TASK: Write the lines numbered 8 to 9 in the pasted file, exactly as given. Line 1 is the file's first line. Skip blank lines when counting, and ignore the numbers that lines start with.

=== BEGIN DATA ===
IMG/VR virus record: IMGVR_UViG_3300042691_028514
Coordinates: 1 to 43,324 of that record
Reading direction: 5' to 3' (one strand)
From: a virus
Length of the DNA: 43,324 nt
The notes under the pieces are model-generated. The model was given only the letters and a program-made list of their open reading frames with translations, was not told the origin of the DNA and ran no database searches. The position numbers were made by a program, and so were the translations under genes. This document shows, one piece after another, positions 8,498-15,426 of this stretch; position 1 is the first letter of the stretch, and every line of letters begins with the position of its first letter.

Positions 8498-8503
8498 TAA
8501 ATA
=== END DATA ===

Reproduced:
8498 TAA
8501 ATA